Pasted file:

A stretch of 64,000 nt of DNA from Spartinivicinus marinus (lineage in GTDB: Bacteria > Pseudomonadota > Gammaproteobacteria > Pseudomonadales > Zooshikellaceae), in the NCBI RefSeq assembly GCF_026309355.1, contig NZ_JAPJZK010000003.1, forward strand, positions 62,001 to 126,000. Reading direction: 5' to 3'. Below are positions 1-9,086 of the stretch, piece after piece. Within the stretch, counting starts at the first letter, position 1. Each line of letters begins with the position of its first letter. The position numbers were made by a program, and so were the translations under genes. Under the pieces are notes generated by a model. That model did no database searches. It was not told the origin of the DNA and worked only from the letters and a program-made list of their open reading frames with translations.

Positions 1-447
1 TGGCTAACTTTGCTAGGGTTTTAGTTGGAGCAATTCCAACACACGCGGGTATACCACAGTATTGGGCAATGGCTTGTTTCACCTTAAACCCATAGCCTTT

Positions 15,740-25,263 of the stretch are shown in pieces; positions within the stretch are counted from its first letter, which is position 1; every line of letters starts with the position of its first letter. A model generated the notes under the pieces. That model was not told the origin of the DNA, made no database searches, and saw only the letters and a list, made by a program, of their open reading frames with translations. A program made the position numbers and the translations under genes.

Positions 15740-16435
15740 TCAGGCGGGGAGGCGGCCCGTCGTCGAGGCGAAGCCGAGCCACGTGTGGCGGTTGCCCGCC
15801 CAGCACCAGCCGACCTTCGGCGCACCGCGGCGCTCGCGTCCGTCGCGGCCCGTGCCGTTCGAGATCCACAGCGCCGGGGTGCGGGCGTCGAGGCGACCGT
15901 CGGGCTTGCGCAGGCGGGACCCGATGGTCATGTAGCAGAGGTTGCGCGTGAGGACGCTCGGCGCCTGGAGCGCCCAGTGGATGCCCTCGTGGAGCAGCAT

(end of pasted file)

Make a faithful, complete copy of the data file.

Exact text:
A stretch of 64,000 nt of DNA from Spartinivicinus marinus (lineage in GTDB: Bacteria > Pseudomonadota > Gammaproteobacteria > Pseudomonadales > Zooshikellaceae), in the NCBI RefSeq assembly GCF_026309355.1, contig NZ_JAPJZK010000003.1, forward strand, positions 62,001 to 126,000. Reading direction: 5' to 3'. Below are positions 1-9,086 of the stretch, piece after piece. Within the stretch, counting starts at the first letter, position 1. Each line of letters begins with the position of its first letter. The position numbers were made by a program, and so were the translations under genes. Under the pieces are notes generated by a model. That model did no database searches. It was not told the origin of the DNA and worked only from the letters and a program-made list of their open reading frames with translations.

Positions 1-447
1 TGGCTAACTTTGCTAGGGTTTTAGTTGGAGCAATTCCAACACACGCGGGTATACCACAGTATTGGGCAATGGCTTGTTTCACCTTAAACCCATAGCCTTT

Positions 15,740-25,263 of the stretch are shown in pieces; positions within the stretch are counted from its first letter, which is position 1; every line of letters starts with the position of its first letter. A model generated the notes under the pieces. That model was not told the origin of the DNA, made no database searches, and saw only the letters and a list, made by a program, of their open reading frames with translations. A program made the position numbers and the translations under genes.

Positions 15740-16435
15740 TCAGGCGGGGAGGCGGCCCGTCGTCGAGGCGAAGCCGAGCCACGTGTGGCGGTTGCCCGCC
15801 CAGCACCAGCCGACCTTCGGCGCACCGCGGCGCTCGCGTCCGTCGCGGCCCGTGCCGTTCGAGATCCACAGCGCCGGGGTGCGGGCGTCGAGGCGACCGT
15901 CGGGCTTGCGCAGGCGGGACCCGATGGTCATGTAGCAGAGGTTGCGCGTGAGGACGCTCGGCGCCTGGAGCGCCCAGTGGATGCCCTCGTGGAGCAGCAT